When Mary Dyer left the Enfield, N.H. Shakers in late January 1815, she became a dissenter, or more specifically, an apostate — one who abandons and no longer follows her religious faith.
Now homeless, Mary spent eight weeks living at her friend John Williams’ house in Hanover. As she had no assets, she needed to find the means to survive, and she desperately wanted to be able to recover at least one of her five children from the Shakers. Her husband Joseph was devoted to the sect, so he would not agree to allow any of their children to leave Enfield.
Mary had no recourse as the law recognized that custody rights belonged to the husband alone and, to complicate matters, the Dyers had indentured their children to the Shakers.
On Feb. 18, 1815 Joseph Dyer published an advertisement in the “Dartmouth Gazette and Grafton and Coos Advertiser” newspaper that read, “Whereas Mary, my lawful wife, has absented herself from my place of residence, and thereby has refused my support and protection — these (facts therefore forbid) all persons trusting or harboring her on my account, as I shall not consider myself liable to pay any debt of her contracting after this date.”
Although the notice was intended to push Mary away, she saw it differently. To her this was a clear public admission by Joseph that, if she returned to the Shaker village, he would be obligated as her lawful husband to provide for her.
On March 6, 1815, to Joseph’s dismay, Mary was back at the Shaker community. He reluctantly agreed to meet his legal responsibilities, and Mary was allowed to stay. She was given her own room and was permitted some freedom of movement, but she was not allowed to see her children.
She was assigned a chore — to spin yarn. Mary kept in touch with friends outside of the Shaker village, who brought her writing supplies, and provided moral support. Mary kept a journal which allowed her to hone her writing skills by detailing her grievances against the Shakers.
She spoke harshly to the Shaker brothers and sisters, pointing out to them what she saw as the grave errors of their religion. This was too much for them to bear, so they told Joseph that Mary must go.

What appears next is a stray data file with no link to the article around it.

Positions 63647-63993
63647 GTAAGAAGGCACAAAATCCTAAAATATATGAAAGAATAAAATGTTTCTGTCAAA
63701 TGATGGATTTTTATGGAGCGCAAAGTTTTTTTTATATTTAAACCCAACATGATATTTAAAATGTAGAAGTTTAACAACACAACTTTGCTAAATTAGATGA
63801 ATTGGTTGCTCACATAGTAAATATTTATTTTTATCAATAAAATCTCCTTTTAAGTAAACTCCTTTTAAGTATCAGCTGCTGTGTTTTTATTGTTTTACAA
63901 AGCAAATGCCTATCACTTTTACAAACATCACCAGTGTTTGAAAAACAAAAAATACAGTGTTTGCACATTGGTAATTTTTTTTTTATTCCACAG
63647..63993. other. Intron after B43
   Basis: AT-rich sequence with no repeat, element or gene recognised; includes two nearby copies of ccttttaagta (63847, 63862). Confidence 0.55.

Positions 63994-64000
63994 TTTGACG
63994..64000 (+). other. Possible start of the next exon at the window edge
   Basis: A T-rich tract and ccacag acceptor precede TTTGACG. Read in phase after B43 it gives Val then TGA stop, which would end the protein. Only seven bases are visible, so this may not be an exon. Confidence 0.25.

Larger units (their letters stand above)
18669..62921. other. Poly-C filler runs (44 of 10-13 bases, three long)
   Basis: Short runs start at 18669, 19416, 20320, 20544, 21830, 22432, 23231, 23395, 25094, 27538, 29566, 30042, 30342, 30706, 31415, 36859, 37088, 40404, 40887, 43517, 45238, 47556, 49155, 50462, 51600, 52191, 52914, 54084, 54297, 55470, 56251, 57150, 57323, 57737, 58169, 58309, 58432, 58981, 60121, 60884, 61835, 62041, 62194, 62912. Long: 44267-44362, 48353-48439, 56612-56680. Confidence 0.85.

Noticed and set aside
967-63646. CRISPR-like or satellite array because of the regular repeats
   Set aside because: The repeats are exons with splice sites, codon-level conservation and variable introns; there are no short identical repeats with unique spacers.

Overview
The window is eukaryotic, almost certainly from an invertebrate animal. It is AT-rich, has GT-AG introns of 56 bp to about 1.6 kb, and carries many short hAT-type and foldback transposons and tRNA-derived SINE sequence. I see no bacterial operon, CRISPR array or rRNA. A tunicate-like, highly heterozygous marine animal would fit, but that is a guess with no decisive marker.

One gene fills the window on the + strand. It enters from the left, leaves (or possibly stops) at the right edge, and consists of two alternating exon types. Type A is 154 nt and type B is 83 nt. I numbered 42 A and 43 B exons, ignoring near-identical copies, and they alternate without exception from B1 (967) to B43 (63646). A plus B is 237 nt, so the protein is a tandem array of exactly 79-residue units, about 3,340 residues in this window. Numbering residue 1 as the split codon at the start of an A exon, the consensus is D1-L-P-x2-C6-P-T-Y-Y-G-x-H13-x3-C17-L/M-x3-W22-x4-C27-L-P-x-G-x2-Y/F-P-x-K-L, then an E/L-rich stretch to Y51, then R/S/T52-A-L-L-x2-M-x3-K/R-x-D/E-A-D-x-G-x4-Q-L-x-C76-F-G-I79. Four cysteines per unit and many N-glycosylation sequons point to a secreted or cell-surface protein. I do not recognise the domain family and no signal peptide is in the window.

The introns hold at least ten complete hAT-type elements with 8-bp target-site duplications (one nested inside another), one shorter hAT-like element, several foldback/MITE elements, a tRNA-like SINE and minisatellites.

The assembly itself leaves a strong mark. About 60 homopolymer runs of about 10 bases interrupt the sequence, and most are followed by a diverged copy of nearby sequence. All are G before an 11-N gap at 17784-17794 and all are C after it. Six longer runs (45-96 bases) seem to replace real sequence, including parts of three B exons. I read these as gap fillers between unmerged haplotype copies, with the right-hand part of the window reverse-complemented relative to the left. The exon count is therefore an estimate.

Joseph determined that he could fulfill his husbandly duties if he paid someone to board Mary in their home. In late spring 1815 he took her and her belongings in a wagon 35 miles north to Orford, where he had arranged for her to live with her sister and brother-in-law, Betsy and Obadiah Tillotson.
In the fall Mary paid a short visit to the Enfield community. She argued with Joseph and his fellow Shakers, and so annoyed them that they dragged her out of the meeting room and deposited her in the street. Her dress was torn in the struggle. She spent the night in a guest room, and the next day, she was allowed a brief supervised visit with her children before being required to leave.
She returned to the Tillotsons, and sometime later Joseph arranged for her to move in with strangers in Lancaster. She also spent time with her mother in Northumberland.
In the winter of 1816, Mary again traveled to Enfield, this time accompanied by her sister Sally’s husband, Judge Moody Rich. Joseph agreed to pay Judge Rich $52 to board Mary for a year at his and Sally’s home in Maidstone, Vt. During the visit, Rich was able to speak with the Dyers’ four sons, while Mary spent some precious moments with her 14-year-old daughter Betsey. She was saddened when Betsey told her how much she enjoyed living with the Shakers.
During the following months, the marital battle continued. Joseph offered to give Mary a plot of land in Stewartstown if she would agree to make no more demands of him. This meant giving up hope of being reunited with any of her children. Mary insisted that she wanted Joseph to release at least one child to her before any settlement could be reached.
What could Mary do now? Judge Rich recommended that she petition the New Hampshire Legislature for assistance. She agreed.